Researchers from the Hebrew University of Jerusalem reported, Thursday that they discovered how octopuses manage to avoid keeping their tentacles from sticking to them , even as the creatures’ brains are unaware of what their arms are doing. Dr. Guy Levy and Dr. Nir Nesher in the Department of Neurobiology at the Hebrew University’s Alexander Silberman Institute of Life Sciences, as well as Prof. Binyamin (Benny) Hochner, Principal Investigator in the Hebrew University’s Octopus Research Group, co-authored the research, “Self-recognition mechanism between skin and suckers prevents octopus arms from interfering with each other,” published in the Cell Press publication Current Biology on May 15. It was co-authored by Prof. Frank. W. Grasso at the BioMimetic and Cognitive Robotics Laboratory, Brooklyn College, The City University of New York.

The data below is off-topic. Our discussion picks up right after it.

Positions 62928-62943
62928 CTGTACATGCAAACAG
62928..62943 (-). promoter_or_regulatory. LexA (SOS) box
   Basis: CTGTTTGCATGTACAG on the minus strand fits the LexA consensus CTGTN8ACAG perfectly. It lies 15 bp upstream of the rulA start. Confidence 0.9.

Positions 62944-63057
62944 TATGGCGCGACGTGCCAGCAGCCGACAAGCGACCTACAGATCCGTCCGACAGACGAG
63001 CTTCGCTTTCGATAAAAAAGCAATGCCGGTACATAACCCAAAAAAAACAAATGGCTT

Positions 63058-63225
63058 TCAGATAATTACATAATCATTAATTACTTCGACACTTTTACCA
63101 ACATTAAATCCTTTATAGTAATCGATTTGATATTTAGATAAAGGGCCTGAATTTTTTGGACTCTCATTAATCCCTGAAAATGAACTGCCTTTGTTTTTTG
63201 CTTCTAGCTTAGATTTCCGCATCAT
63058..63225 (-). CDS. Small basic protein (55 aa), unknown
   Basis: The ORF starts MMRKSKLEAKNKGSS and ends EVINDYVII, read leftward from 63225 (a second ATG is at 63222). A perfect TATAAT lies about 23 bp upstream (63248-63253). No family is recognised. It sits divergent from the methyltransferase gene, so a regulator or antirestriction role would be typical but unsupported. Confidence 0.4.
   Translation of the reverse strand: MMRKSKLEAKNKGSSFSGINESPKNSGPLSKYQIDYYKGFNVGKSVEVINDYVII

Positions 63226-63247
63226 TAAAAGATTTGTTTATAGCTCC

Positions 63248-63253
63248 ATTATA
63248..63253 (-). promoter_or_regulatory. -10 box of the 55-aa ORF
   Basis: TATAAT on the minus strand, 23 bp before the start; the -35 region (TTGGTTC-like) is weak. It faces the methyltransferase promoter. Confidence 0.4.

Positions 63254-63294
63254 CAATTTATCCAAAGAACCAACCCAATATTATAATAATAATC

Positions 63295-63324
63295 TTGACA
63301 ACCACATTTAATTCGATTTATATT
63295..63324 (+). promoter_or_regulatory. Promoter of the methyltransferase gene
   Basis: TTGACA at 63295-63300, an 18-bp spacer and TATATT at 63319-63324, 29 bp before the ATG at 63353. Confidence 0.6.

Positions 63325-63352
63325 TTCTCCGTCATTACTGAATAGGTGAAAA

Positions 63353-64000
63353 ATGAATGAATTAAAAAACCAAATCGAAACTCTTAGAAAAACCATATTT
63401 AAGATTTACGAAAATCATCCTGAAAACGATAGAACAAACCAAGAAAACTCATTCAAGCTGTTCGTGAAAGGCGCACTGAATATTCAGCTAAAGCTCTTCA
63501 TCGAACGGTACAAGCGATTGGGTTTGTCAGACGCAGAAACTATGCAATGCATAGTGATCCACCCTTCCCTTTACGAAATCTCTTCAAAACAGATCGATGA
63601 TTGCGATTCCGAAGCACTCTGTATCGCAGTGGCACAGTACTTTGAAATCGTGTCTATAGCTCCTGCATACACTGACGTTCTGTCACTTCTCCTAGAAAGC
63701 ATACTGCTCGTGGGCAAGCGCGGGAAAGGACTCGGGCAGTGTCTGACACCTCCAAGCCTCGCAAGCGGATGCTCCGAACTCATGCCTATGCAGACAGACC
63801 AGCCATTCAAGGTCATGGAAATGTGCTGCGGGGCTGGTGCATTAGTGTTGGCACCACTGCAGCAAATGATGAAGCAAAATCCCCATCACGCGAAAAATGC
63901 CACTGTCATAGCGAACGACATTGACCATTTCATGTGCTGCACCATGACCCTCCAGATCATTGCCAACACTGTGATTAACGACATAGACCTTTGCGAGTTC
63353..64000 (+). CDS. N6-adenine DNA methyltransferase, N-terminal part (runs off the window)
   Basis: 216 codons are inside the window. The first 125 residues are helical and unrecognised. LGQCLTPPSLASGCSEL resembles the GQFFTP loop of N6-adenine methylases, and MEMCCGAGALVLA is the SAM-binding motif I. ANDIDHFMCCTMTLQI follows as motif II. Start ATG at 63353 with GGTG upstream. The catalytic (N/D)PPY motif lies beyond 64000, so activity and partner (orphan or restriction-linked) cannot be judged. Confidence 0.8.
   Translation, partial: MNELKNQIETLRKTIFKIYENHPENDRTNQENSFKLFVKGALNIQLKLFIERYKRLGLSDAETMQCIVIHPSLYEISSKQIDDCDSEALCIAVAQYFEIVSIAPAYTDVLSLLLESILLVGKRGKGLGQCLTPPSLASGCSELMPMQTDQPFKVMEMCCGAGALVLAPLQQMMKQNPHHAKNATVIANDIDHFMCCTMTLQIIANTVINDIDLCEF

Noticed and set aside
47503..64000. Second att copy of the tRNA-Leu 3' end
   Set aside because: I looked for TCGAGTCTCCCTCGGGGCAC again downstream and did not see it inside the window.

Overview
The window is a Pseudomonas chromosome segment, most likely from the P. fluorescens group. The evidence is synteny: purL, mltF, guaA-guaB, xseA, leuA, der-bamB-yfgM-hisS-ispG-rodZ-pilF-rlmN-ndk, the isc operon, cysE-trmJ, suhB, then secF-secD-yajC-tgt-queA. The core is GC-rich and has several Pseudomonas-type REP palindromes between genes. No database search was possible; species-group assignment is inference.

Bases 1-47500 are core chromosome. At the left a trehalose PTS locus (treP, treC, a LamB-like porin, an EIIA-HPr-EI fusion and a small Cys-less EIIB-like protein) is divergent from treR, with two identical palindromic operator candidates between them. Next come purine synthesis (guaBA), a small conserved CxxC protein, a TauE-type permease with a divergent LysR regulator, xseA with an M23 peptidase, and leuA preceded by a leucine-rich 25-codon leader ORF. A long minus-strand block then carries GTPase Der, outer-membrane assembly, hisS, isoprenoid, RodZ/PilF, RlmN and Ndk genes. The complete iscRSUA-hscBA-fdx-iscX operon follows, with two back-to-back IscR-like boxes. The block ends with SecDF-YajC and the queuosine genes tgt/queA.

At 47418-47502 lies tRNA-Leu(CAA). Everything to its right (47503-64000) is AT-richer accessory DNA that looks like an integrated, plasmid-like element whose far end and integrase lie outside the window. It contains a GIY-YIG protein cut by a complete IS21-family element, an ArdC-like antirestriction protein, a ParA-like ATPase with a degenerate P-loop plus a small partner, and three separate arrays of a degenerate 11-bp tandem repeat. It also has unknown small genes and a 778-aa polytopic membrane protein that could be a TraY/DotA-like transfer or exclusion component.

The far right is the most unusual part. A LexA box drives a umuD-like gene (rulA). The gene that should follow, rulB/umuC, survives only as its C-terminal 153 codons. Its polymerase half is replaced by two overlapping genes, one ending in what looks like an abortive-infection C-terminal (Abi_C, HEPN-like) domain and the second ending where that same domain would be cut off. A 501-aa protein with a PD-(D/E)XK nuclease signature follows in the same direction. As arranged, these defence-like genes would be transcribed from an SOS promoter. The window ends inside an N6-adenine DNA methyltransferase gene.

The researchers are sharing their findings with European Commission project STIFF-FLOP, which aims to develop a flexible surgical manipulator in the shape of an octopus arm. Hochner said, “We hope and believe that this mechanism will find expression in such new classes of robots and their control systems.”